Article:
by Jason Wolvington, Associate Director, Discovery Science Center
I’m still bitter.
OK, so maybe “bitter” isn’t the right word. Heartbroken? Disappointed? It’s probably more that I’ve always known Pluto as a planet, and so that’s how it always will be in my mind. That’s legit, right?
Actually, no … it’s not.
Back in August 2006, at a meeting of the International Astronomical Union, astronomers made a final decision about the definition of a planet. For an object to be considered a “planet,” it needs to meet these three requirements:
- It must orbit around the Sun.
- It must have enough mass and gravity to pull itself into a nearly-round shape, called hydrostatic equilibrium.
- It needs to have “cleared out” its orbit, meaning it has to have joined with or consumed all smaller objects in its orbit.
From this, Pluto meets only 2 of the 3 requirements – it has not “cleared out” the neighborhood of its orbit. Simply put, Pluto is just one object within the Kuiper Belt, a large collection of celestial bodies similar to an asteroid belt. And wiithin the Kuiper Belt, there are several objects, some of which are even larger than Pluto. So Pluto is not a classified as a planet anymore, just another object in the Kuiper Belt. Make sense?
So what does this mean? In a nutshell, it means that science is doing its job.
Science is a way of seeking to understand our natural world, through observation, experiments, and analysis. Science relies on examining evidence and interpreting its findings through logic; it is tested, repeated, and verified. A scientific theory is a well-substantiated explanation for a set of phenomena that has been tested and verified.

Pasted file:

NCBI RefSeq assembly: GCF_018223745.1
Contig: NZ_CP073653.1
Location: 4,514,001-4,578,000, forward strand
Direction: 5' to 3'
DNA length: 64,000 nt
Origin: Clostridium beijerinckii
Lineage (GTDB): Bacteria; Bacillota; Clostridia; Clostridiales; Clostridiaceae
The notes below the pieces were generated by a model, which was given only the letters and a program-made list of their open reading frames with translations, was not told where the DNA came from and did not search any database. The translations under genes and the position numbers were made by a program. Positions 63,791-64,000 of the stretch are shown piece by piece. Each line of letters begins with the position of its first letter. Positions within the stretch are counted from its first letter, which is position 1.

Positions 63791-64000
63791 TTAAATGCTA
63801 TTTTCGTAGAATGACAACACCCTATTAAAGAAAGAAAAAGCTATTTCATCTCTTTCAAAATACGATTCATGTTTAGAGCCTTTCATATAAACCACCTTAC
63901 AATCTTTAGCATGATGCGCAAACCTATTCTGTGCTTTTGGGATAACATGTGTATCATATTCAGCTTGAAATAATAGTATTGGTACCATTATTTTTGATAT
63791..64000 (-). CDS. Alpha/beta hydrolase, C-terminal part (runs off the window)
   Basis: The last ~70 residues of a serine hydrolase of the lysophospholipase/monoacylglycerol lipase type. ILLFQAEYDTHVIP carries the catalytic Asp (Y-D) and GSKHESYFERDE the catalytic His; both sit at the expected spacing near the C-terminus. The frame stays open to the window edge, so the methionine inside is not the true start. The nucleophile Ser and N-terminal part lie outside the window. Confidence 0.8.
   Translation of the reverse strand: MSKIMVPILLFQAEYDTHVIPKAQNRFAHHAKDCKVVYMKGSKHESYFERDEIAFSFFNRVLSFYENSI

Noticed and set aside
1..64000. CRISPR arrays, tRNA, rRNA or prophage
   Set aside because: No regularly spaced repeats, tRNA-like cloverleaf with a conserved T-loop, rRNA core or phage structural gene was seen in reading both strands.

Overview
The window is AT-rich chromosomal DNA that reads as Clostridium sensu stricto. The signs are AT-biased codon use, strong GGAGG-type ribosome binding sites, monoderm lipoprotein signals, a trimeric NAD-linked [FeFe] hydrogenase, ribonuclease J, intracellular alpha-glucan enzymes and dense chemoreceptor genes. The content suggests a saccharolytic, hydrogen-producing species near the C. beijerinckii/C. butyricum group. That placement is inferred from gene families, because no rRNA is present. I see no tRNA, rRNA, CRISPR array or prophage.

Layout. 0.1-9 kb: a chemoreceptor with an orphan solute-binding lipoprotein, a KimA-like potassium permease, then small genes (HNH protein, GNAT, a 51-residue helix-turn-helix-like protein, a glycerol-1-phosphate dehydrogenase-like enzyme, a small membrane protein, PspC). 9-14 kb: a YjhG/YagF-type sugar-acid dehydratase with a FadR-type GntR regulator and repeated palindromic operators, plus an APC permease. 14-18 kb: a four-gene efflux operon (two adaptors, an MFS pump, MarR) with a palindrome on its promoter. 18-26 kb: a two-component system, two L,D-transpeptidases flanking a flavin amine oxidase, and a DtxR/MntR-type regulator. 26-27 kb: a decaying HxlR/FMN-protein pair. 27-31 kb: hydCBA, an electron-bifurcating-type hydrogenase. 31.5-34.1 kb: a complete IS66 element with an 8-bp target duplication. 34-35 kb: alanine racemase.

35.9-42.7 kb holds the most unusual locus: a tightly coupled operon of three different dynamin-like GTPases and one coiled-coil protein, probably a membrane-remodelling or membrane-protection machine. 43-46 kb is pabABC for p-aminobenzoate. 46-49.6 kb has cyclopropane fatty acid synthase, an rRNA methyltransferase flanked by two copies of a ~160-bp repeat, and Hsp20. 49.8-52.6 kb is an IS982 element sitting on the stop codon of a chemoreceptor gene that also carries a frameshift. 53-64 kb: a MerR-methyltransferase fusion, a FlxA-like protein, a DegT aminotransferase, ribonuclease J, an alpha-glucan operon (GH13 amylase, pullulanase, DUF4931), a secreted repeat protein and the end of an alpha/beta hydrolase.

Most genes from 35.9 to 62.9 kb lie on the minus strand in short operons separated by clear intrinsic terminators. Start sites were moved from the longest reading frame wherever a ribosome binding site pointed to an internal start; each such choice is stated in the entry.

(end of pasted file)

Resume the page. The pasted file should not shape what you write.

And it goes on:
And that’s the key: while scientific theories may be well-supported by evidence, they can be modified or replaced as new evidence appears. Science changes – and it should! – as new discoveries are made.
A perfect example: for thousands of years, people believed the Earth was stationary – and flat! – located at the center of the universe. It wasn’t until scientists such as Copernicus, Galileo, Kepler, and Newton – using a combination of advances in mathematics and developments in telescope optics – developed a new understanding of astronomy and physics that led to new discoveries. You know, things like correctly recognizing that the Earth revolves around the Sun, and that all other planets are ruled by the same physical laws as the Earth.
And that’s what happened to our now non-planet Pluto. As scientific discoveries were made, science adapted … and the Solar System now has 8 planets. It’s not so much that Pluto was demoted, but rather scientific thought refined the classification of what constitutes a planet. And unfortunately, Pluto no longer meets the requirements.
Pluto is now considered a dwarf planet, along with Ceres, Eris, Haumea, and Makemake, all found in the Kuiper Belt. Will it someday regain its planetary status? Perhaps. But with dwarf planet Eris being larger than Pluto, we may have to adjust from the current 8 planets to 10.
And that would just be crazy, right?!
Postscript: It’s only appropriate that we pay homage to Venetia Phair, who, as an astronomy-loving 11-year old in 1930, proposed the name “Pluto” for the newly-discovered “Planet X.” She passed away on April 30th, at the age of 90.